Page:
Schweitzer had no intention of discussing his Senate aspirations Monday after calling CQ Roll Call, which had reached out to a source close to him for comment.
Brian Schweitzer has some making up to do as he considers a Senate run in Montana in 2014 — and he’ll start with home-state Democrats.
The headline-grabbing, backslapping Democratic populist won a second term as governor in 2008 with nearly two-thirds of the vote, and he remained popular as he moved out of the governor’s mansion in January. But his style and perceived not-a-team-player attitude after eight years in Helena has rubbed numerous people in both parties the wrong way.
That includes — but is hardly limited to — the inner circle of retiring Democratic Sen. Max Baucus. According to several Montana Democrats — who all hope he runs and wins — Schweitzer’s campaign planning has included extending olive branches to a Baucus political apparatus he’ll likely need.
“He is on a charm offensive,” Montana Democratic strategist Barrett Kaiser said. “That’s good because Brian is a smart enough guy to know that he’s going to need more than the $50,000 that the out-of-state netroots are promising him.”
So far, the outreach has not included anyone close to Montana’s other Democratic senator, Jon Tester. Schweitzer, who campaigned on Tester’s behalf in 2006, was noticeably absent from the trail last year, as the first-term senator engaged in one of the toughest re-election campaigns in the country.
Although Tester said in a TV interview last week that he would “bet the farm” that Schweitzer will run, the senator hasn’t yet heard it straight from the horse’s mouth.
“The last time Brian Schweitzer and Jon Tester spoke to each other was before Election Day,” one Montana Democratic insider said. “Jon Tester has not even received a phone call from Brian Schweitzer, so that should tell you where things are.”
Baucus’ retirement puts Democrats’ hopes of holding the seat in this GOP-leaning state in the hands of Schweitzer, a talented politician by all accounts. His solid approval ratings, successful tenure as governor and support among Republicans makes him the obvious — and perhaps only — choice of party leadership.
Despite the rocky relationships, Schweitzer would be favored to win if he runs. Plus, the Democratic Senatorial Campaign Committee has signaled it would back his candidacy with significant financial support. Meanwhile, Baucus cut a $100,000 check to the DSCC on Tuesday, an indication that more financial support will come.
Still, Schweitzer hasn’t announced his plans yet. And he had no intention of discussing his Senate aspirations Monday after calling CQ Roll Call, which had reached out to a source close to him for comment.
In a brusque, five-minute conversation woven with one-sentence answers, Schweitzer delved into journalism ethics and his training as a soil scientist. As for the Senate race, he only confirmed he was “maybe looking at it.”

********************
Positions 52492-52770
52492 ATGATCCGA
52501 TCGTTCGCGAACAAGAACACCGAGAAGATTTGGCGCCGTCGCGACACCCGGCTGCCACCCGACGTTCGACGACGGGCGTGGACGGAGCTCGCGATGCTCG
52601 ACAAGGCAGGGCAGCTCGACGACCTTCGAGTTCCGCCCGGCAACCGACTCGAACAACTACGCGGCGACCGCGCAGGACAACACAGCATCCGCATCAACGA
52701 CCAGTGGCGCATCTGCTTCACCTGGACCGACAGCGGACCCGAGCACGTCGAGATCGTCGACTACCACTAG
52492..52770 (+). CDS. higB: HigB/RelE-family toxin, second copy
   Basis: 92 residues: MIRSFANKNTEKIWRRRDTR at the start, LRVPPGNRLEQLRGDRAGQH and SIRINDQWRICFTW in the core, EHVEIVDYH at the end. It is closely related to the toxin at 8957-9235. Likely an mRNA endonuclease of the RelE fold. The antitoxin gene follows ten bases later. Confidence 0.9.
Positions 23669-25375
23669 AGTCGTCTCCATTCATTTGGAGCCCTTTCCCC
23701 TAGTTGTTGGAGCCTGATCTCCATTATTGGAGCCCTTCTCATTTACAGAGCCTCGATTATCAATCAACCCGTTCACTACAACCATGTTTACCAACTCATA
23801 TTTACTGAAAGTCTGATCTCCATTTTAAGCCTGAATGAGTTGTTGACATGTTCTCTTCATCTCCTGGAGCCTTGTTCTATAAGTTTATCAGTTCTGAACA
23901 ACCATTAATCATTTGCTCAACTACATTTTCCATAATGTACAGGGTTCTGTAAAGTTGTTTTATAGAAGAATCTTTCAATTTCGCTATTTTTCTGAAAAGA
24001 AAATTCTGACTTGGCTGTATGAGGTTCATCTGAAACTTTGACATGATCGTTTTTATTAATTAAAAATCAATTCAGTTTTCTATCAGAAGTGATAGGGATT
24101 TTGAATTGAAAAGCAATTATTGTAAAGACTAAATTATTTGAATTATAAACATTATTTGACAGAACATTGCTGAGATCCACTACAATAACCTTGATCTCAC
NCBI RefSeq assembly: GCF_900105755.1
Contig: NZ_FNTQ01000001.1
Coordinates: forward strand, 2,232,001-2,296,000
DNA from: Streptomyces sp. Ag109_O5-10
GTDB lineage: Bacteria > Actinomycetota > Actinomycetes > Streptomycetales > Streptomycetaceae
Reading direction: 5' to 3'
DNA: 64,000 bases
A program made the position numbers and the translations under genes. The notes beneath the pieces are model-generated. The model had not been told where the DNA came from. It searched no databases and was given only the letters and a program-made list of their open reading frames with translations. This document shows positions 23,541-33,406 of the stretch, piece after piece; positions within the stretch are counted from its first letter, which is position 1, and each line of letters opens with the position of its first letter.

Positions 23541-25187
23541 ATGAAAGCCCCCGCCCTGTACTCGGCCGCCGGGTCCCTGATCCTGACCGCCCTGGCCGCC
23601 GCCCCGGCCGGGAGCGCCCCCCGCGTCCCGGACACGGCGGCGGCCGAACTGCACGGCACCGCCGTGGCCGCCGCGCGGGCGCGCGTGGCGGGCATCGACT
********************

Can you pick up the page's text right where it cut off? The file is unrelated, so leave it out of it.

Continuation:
The gregarious Democrat with a history of good relations with the press insisted that it didn’t matter what he said, since reporters write what they want to anyway. After initiating the call, he ended it by boasting that he’d given the reporter “almost nothing.”
Victory would transport Schweitzer straight into the bowels of a town for which he offered only negative reviews after visiting last week. It would also place this one-man army into a frustratingly slow-paced legislative body that can be a difficult transition for former governors.
Schweitzer said his kind of Georgetown is the picturesque fishing lake by that name in Big Sky country — not the elite retail and residential hub on Washington’s west side.
“That place sucks,” he said in the phone interview, referring to D.C. “Come on, I don’t want that smell on me. ... I’m where everyone wishes they could be.”
If he does indeed run, one Montana Democrat would say only that there are fences that could be mended. Others noted that despite his advantages of vast support among independents and brand loyalty, Schweitzer would likely need the help of the state party’s leaders if a top-tier Republican candidate, for example freshman Rep. Steve Daines, jumps in.
A Daines spokeswoman said the congressman is still considering his options. But he’s also no doubt waiting to see what Schweitzer decides.
Schweitzer said he has “not really” spoken about the Senate race with advisers of either sitting senator. He ran for Senate once before, losing to Republican Sen. Conrad Burns in a close 2000 race. Baucus is retiring next year after six terms and is credited with building the state party into the legitimate operation that it is today.
Tester defeated Burns in 2006, and he won re-election last year despite a double-digit loss in the state for President Barack Obama.
“I’ve run a few campaigns,” Schweitzer said. “The last time I ran statewide, I got 65.5 percent and my opponent got 32 percent. So I probably could do something like that again. I don’t know.”
Montana’s Lee Enterprises newspapers reported Sunday that Schweitzer was preparing to run and had been in D.C. to meet with potential supporters. Asked Monday about the jaunt, Schweitzer said the names of DSCC Chairman Michael Bennet and Executive Director Guy Cecil “don’t really ring a bell.” He “might’ve” spoken with some senators while in town, “but it wasn’t memorable.”
“Oh, I was having a look around to see how bad it would be to live there,” Schweitzer said. “And I concluded it was really bad to live there — traffic is bad, weather is worse. Most of the people you talk to are frauds. You know.”
Former Sen. Scott Brown, R-Mass., candidate for U.S. Senate in New Hampshire, holds his hand over his heart during the singing of the national anthem as he waits to take the stage for his town hall campaign rally with Sen. John McCain at the Pinkerton Academy in Derry, N.H., on Monday, Aug. 18, 2014.